Stroke and subclinical markers of vascular disease may help predict which older patients with type 2 diabetes will develop cognitive decline….
According to Jackie Price, MD, of the University of Edinburgh, and colleagues, in a large cohort study, having had a stroke was significantly associated with estimated lifetime cognitive decline (P<0.001), and certain subclinical markers of vascular disease were associated with cognitive decline over a 4-year period.
Those markers included N-terminal pro-brain natriuretic peptide (NT-proBNP), ankle-brachial index (ABI), and carotid intima-media thickness (cIMT). The first two were significant at P=0.001 and the third at P<0.001.
"Our results provide additional evidence that the impact of vascular disease on cognition may not be restricted to localized cerebral small vessel disease or altered blood flow and ischemic damage as a consequence of stroke, and that cognitive decline could reflect systemic atherosclerotic changes," they wrote.
"NT-proBNP and cIMT both appear to function as biomarkers of risk of late-life cognitive decline, despite their strong associations with subclinical macrovascular disease in different areas of the vasculature (left ventricle and carotid artery, respectively), and may offer valuable information beyond traditional risk factors," they added.
To assess the relationship between vascular disease and cognitive change in older patients with type 2 diabetes, the researchers conducted the Edinburgh Type 2 Diabetes Study (ET2DS) in 831 patients ages 60 to 75. The researchers recorded cardiovascular event history, cIMT, ABI, and and serum NT-proBNP at baseline, and gave seven neuropsychological tests at baseline and at 4 years.
They looked for effects of vascular disease on both estimated lifetime cognitive change, and late-life cognitive change over a 4-year period. Baseline scores and scores at 4 years were also combined to create a standardized general ability factor. Overall, they found that the general ability factor was significantly lower in those with any cardiovascular event at baseline (P<0.001), particularly for angina (P=0.002) and stroke (P<0.001).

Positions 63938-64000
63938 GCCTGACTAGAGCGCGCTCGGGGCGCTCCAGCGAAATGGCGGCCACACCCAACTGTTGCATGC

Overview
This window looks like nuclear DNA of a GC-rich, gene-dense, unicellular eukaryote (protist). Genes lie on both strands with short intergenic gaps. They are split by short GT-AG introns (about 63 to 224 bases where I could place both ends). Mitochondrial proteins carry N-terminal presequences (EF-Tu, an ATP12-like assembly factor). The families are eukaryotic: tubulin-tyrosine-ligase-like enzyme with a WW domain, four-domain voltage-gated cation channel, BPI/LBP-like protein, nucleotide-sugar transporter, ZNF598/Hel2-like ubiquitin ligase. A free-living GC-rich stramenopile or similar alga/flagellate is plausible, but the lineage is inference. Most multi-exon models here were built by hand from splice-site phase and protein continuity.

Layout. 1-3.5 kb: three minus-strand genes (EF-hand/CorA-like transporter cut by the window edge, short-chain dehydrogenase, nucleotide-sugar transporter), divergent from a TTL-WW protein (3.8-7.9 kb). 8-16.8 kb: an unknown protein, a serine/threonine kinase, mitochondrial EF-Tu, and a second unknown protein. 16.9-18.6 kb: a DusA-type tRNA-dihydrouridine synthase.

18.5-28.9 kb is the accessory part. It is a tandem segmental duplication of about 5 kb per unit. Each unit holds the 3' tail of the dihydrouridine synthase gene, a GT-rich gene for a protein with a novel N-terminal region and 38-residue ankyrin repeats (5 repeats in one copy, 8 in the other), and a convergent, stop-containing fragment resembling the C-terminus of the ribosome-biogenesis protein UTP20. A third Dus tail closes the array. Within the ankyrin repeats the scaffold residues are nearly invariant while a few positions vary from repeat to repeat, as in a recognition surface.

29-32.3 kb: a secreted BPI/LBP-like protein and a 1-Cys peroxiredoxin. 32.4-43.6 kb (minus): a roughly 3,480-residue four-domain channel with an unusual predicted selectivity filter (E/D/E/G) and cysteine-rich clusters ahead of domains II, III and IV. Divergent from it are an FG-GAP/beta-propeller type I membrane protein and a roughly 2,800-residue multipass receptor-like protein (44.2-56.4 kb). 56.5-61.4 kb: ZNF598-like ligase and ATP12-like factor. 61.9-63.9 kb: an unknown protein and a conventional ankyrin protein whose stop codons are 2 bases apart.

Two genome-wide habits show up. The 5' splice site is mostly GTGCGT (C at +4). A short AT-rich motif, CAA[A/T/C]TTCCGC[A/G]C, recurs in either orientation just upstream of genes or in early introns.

A lower score was also associated with measures of subclinical macrovascular disease, though only the association with higher NT-proBNP reached significance based on Bonferroni estimates (P=0.005).
In multivariate analyses, out of the vascular events, only stroke remained significantly associated with estimated lifetime cognitive change (P<0.001).
In terms of 4-year cognitive decline, however, stroke was only weakly associated, while the markers of subclinical vascular disease were significant predictors. "This pattern of results is of interest because, in terms of identifying elderly subjects at risk for subsequent cognitive decline, information on a patient’s future decline may be more valuable compared with information that incorporates past decline," they wrote.
Only four patients had a diagnosis of dementia after 4 years of follow up. There was a "suggestion" that the prevalence of vascular events was higher in patients with dementia, including transient ischemic attack (P=0.046) and MI (P=0.027), but cautioned that the group was too small for subanalysis.
About two dozen more patients converted to mild cognitive impairment (MCI), and the majority (61%) had some form of cardiovascular disease, which was found to be a significantly higher prevalence compared with the rest of the study population that did not progress to MCI (P=0.039).
Price and colleagues concluded that further studies are needed to determine if these markers could be useful clinical tools in predicting cognitive impairment in patients with type 2 diabetes, and if they can help clinicians target interventions to reduce cognitive decline in this population.
- Markers assessed included N-terminal probrain natriuretic peptide (NT-proBNP), ankle-brachial index (ABI), and carotid intima-media thickness (cIMT).
- Stroke and subclinical markers of vascular disease may help predict which older patients with type 2 diabetes will develop cognitive decline.